As our thoughts turn to 2021, we explore how and why to give thanks, not just at Christmas but throughout the year. How can gratitude improve our wellbeing and strengthen us for the challenges ahead?
‘What do you say?’, is a refrain that many of us remember from childhood. Parents anxious to instil polite behaviour in their offspring, work hard to ensure that any act of kindness or gift is gratefully received with the appropriate ‘thank you’. This happens so often, that it becomes a knee-jerk response. Automated gratitude - whilst important for manners - becomes merely a standard ritual to help you function successfully in society.
The Bible teaches that it’s better to give than to receive, and again this is an idea that has passed down through the generations and become a recognised ‘saying’. Certainly, anyone who has felt pleasure at giving will undoubtedly confirm the benefits to the giver. But, if the receiver is truly grateful and expresses their thanks sincerely, the benefits are multiplied all round.
Automated thankful social norms and acknowledged universal truths, are however accepted into daily life without much critical consideration. To improve wellbeing, particularly in the context of the workplace, gratitude needs careful thought.
Gratitude which is sincerely given and deeply felt has real benefits. Feeling thankful lifts spirits and makes one feel good. We attribute value to what we cherish – and that comes in the form of all sorts of non-monetary intangibles in nature, music, friendship, shared experiences and so on. At work, the way we value each other has a direct relationship with the mutual trust, respect and support we are willing to share with one another. And thanking people properly for the things we value in their behaviour and in their work is at the core of a happy and motivated team.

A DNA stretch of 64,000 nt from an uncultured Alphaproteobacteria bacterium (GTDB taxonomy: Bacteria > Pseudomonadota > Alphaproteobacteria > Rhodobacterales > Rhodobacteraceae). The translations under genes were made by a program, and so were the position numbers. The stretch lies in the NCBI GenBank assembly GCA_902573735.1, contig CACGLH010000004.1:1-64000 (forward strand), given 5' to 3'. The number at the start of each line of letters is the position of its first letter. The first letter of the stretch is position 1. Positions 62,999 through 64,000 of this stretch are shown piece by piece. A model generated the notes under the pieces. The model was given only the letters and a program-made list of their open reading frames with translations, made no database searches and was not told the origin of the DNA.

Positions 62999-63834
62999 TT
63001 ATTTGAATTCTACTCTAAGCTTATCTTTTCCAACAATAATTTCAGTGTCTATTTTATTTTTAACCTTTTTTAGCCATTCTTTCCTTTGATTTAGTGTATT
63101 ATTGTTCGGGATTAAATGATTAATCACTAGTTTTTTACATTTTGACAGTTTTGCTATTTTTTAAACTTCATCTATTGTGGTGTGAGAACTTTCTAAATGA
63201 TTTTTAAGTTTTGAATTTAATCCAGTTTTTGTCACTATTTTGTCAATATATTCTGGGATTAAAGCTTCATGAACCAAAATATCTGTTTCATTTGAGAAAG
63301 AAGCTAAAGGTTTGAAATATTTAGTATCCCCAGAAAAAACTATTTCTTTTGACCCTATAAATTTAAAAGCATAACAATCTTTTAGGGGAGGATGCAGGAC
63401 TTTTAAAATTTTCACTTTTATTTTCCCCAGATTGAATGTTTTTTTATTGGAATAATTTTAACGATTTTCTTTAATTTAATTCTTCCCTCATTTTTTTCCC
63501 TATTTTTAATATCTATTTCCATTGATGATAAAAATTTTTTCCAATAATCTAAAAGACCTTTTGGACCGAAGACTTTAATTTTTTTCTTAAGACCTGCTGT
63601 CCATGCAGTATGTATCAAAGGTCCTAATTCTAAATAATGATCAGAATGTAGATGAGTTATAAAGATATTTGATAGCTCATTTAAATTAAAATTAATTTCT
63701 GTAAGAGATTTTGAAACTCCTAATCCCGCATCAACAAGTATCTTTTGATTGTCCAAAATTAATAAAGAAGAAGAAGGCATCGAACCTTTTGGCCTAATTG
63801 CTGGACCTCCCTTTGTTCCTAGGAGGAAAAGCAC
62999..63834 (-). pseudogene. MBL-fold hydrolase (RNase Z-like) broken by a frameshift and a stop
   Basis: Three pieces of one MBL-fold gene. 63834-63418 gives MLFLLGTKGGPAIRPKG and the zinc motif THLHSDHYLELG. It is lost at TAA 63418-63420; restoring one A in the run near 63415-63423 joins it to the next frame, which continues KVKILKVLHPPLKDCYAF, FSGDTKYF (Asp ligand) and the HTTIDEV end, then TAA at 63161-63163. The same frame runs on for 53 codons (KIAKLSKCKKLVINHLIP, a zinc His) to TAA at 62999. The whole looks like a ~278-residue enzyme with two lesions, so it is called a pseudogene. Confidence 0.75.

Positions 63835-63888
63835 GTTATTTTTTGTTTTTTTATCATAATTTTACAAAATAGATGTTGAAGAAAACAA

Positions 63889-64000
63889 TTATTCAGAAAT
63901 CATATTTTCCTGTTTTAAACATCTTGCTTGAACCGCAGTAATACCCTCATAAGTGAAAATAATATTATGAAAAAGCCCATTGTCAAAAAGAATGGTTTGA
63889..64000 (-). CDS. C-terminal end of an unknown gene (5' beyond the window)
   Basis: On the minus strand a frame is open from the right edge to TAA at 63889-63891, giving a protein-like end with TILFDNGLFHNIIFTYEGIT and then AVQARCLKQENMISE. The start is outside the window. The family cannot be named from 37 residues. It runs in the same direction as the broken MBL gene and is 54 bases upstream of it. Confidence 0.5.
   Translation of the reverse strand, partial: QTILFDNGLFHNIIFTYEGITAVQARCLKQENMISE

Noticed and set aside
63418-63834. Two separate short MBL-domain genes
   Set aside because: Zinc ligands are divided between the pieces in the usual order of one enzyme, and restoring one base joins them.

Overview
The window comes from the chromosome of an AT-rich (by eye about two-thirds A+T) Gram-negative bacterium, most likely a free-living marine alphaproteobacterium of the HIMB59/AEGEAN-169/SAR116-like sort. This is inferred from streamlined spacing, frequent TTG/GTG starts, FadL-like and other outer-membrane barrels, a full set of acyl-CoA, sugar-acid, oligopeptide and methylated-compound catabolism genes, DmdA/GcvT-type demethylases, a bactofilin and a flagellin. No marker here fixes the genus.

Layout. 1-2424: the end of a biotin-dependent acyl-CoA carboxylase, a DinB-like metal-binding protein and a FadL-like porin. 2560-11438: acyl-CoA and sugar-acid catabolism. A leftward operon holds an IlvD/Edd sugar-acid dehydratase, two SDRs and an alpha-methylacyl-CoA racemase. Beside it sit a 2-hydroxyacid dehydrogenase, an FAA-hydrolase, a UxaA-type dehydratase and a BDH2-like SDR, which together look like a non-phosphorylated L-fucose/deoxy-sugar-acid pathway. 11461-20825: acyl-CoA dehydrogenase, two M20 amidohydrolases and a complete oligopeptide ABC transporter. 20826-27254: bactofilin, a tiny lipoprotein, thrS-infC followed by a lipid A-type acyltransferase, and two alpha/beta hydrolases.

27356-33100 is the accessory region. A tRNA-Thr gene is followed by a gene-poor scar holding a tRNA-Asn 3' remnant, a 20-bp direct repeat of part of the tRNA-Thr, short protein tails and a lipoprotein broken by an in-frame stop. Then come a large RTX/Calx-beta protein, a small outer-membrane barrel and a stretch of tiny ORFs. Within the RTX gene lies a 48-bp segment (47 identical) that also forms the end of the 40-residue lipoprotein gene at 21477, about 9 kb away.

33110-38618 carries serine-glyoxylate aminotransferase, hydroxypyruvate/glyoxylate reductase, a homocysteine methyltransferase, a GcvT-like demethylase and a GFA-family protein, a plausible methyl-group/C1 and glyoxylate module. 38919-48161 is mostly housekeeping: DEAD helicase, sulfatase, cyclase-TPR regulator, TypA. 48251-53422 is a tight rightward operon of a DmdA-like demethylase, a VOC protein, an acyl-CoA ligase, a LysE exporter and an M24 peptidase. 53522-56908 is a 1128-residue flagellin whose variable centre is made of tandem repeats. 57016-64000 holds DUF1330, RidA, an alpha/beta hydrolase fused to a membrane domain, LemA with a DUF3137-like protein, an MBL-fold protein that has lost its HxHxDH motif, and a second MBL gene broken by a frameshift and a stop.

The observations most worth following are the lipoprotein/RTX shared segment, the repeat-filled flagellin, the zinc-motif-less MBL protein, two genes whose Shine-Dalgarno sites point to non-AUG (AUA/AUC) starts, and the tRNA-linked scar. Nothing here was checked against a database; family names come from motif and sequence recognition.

Thanking colleagues is important. How we thank them, and the thought that goes into our gratitude is even more important. Just as when we give praise, our gratitude needs to be specific. A general ‘thank you for all you do’ is fine but it doesn’t let the other person know why you are thankful. It’s just a bit too easy to say, ‘thank you for everything’; it’s even a bit lazy. Everyone likes to be appreciated, but more than that, we need to know what it is that we’ve done, or how we’ve behaved, which has been truly worthy of thankfulness.
If you say, ‘John, I’m so grateful for how well and how promptly you responded to the query from Jamesons – it meant I was able to concentrate on preparing my presentation, knowing they were in good hands’, your gratitude means much more than a glib, ‘John, thanks for covering for me.’ John knows not only that you are grateful but why, and how it helped. Gratitude which is specific means that the other person understands how they have helped and makes it more likely they will want to help you again.
Thanking someone immediately after they have helped you also reinforces the behaviour you are grateful for. A proper ‘thank you’, which is both timely and specific, oils the wheels of cooperation and invites repetition. It also encourages reciprocation. Because if I am thanking John for what he has done for me, my feeling good about that engenders a desire to repay him in kind.
Counting our blessings is said to make us feel happier and to improve our mental wellbeing. Thanking our colleagues for being who they are, for supporting us and for working collaboratively with us makes us feel better too. And it ensures we are in a better place to address whatever challenges lie ahead in 2021. Being grateful for what we’ve achieved this year, for what we’ve learned and how far we’ve all come, puts us in a strong position for what comes next.
If thanking our colleagues properly means that they feel good about themselves, have a greater self-belief, and know that they are valued, we benefit from that too. Because giving thanks is its own reward. And strengthens the team overall.
Finally, I’d like to thank you for taking time out of your busy day to read this. And if you’re a customer, or someone who has called us this year, or a subscriber to our free resources, or a viewer of our videos, or a participant from any of our virtual workshops, a heartfelt thank you to you. Your time spent with us is appreciated. You have given us a strong sense of purpose and made us feel good in this unusual year. For that we are grateful.
Catherine de Salvo
4 December 2020
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